H1N1 vaccine, seasonal flu vaccine available

The Pondera County Health Department (PCHD) in cooperation with Montana Department of Health and Human Services is now able to offer H1N1 vaccine to anyone who desires it., Cynthia Grubb, RN, CLC at the PCHD tells the I-O.

The state has assessed the availability for high risk groups and found the supply to be adequate to expand vaccination efforts. H1N1 vaccination is available through the PCHD, 809 Sunset Blvd. in the basement of the Pondera Medical Clinic Building. Their phone number is 271-3248.

“There is no cost of this vaccination it’s free,” says Grubb.  While H1N1 disease activity has waned, CDC reminds people that influenza is unpredictable. Some previous pandemics have included a third wave. “We are in a window of opportunity to increase the number of people who receive the 2009 H1N1 influenza vaccination lessening the possibility of a third wave as more people gain immunity to the 2009 H1N1 virus,” she said.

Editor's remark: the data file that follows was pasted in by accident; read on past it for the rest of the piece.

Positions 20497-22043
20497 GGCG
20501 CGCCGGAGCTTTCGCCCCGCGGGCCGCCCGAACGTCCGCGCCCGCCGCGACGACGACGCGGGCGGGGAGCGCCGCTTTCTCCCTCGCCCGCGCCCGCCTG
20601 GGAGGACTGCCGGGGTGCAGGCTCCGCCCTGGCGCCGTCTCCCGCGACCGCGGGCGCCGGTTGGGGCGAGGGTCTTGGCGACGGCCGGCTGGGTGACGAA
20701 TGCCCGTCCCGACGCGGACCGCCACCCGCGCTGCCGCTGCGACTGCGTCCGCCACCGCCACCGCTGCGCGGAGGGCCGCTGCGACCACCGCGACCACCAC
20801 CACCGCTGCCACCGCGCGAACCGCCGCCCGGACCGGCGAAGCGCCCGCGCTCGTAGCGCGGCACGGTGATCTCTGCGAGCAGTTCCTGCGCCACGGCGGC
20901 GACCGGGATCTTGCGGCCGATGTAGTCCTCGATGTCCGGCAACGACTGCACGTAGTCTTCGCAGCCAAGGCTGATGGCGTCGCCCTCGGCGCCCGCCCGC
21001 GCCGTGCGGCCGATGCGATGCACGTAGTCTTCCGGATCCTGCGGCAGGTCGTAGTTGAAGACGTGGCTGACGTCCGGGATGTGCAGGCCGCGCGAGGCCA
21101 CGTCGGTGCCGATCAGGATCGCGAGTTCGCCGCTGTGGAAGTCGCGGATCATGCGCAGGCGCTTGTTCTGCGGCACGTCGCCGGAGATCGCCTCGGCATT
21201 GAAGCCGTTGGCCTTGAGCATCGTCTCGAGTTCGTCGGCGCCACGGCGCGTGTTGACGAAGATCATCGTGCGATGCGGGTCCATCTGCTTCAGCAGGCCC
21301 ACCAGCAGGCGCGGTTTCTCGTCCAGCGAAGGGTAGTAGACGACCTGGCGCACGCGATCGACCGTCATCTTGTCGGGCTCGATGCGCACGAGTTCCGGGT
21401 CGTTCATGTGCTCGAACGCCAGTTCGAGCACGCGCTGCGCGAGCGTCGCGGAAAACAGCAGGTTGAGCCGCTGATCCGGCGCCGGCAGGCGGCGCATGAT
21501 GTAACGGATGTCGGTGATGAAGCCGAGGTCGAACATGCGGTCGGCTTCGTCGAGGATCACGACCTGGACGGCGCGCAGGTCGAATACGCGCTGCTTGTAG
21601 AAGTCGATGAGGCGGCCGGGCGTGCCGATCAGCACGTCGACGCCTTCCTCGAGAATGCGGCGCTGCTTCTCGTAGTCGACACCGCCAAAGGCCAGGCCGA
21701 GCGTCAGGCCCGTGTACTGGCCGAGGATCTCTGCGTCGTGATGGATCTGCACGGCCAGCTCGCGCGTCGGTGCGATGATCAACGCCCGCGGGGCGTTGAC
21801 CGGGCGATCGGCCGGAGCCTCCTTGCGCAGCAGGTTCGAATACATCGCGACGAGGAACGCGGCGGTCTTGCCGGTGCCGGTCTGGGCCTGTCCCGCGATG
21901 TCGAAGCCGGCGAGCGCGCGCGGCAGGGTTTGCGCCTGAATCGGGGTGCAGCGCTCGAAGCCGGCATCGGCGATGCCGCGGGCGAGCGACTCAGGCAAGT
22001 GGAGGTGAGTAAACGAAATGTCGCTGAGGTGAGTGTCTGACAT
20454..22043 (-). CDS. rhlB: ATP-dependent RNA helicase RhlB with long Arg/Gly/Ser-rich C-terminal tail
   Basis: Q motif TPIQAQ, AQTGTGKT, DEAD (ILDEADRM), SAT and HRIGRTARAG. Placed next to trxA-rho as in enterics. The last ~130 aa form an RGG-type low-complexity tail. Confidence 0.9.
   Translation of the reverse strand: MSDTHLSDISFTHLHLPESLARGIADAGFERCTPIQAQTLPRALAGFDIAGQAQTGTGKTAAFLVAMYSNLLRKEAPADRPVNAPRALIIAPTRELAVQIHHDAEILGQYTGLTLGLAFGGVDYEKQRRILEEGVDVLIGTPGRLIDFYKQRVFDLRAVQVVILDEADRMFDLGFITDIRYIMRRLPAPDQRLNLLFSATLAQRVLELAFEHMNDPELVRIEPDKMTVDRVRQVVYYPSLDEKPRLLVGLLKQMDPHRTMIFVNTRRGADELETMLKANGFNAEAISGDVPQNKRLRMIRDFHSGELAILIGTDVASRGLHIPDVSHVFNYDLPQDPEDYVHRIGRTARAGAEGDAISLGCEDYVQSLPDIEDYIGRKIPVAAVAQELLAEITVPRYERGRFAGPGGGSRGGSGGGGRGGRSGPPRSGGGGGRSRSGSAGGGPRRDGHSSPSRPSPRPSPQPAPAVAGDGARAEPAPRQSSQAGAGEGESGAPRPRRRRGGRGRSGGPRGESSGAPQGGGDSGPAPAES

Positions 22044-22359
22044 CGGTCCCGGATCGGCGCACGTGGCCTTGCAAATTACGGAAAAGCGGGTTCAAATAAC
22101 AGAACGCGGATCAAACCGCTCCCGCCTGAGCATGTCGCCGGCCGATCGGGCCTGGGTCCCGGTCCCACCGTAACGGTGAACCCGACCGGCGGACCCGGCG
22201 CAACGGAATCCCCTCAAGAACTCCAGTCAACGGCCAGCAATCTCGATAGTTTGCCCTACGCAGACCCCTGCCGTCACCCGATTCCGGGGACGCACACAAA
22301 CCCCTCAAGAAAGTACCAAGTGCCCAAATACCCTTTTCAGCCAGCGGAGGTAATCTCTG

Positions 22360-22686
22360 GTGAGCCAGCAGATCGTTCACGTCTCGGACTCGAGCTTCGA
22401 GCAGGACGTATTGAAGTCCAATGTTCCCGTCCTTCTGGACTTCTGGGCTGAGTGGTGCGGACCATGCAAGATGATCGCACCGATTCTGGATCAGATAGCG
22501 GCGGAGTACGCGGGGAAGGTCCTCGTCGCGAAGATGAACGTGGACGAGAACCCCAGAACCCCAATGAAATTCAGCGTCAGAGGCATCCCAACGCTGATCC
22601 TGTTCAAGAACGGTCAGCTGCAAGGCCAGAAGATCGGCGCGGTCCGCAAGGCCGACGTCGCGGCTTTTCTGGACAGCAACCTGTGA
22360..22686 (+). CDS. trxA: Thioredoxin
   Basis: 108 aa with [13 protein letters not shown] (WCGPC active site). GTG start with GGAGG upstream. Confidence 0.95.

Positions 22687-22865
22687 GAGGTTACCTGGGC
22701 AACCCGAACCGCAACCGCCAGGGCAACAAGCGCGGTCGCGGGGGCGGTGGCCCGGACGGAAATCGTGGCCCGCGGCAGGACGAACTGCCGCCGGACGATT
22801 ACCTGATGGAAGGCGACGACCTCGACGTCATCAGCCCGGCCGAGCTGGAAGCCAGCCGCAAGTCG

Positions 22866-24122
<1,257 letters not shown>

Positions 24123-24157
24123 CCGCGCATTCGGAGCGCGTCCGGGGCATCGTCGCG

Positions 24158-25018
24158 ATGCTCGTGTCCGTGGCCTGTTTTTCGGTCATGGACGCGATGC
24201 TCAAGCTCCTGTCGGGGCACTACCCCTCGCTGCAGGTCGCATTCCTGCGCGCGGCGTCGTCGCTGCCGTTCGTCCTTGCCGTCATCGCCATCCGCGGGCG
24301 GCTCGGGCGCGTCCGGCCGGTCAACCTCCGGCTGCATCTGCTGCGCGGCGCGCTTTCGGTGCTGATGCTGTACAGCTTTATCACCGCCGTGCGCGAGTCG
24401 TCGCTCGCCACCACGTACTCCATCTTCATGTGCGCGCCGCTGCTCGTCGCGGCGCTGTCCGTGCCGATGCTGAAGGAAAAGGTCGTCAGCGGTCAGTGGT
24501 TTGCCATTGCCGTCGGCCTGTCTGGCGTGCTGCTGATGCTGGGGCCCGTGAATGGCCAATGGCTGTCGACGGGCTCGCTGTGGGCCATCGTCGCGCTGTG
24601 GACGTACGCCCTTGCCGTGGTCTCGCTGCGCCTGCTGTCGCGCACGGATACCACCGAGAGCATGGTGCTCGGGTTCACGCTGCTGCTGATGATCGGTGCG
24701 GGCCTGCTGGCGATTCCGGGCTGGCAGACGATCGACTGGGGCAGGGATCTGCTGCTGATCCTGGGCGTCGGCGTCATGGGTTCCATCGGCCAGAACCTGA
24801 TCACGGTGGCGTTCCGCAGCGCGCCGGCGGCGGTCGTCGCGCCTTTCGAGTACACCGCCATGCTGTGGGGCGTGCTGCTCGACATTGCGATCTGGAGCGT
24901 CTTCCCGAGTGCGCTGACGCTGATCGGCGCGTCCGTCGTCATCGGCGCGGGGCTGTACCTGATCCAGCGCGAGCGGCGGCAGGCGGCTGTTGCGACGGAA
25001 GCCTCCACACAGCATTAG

Also notable and good news for the community, the Health Department has received additional doses of seasonal flu vaccine.

As seasonal flu rates historically peak in February or March and seasonal flu is not currently predominant among the community’s circulating viruses, it is prime time to receive seasonal flu vaccination. Doses are now available through the PCHD. Call  271-3247 or the Pondera Medical Center Clinic at 271-3231 for information or an appointment. Cost of these doses remains at $25 per shot and will be distributed by appointment on a first-come first-serve basis.

Pneumonia and influenza mortality remains above epidemic threshold for the 11th week in a row according to the CDC.

Montana State DPHHS has recorded that 19 Montanans have died from swine flu. Of the 19 deaths statewide, 12 were adults aged 45 to 64, most of which had pre-existing medical conditions.

The virus also seems more deadly for Native American populations. In Montana, the death rate for American Indians is 7.6 per 100,000, compared to a rate of 1.5 per 100,000 among whites possibly related to a prevalence of chronic medical conditions among Indian populations.

“Remember,” adds Grubb, “the 2009 H1N1 vaccine is not intended to replace the seasonal influenza vaccine – it is intended to be used along-side seasonal influenza vaccine.”

A public clinic is scheduled in Valier, Dec. 28 at the Civic Center from 9 a.m.-2 p.m. with both types of vaccine offered.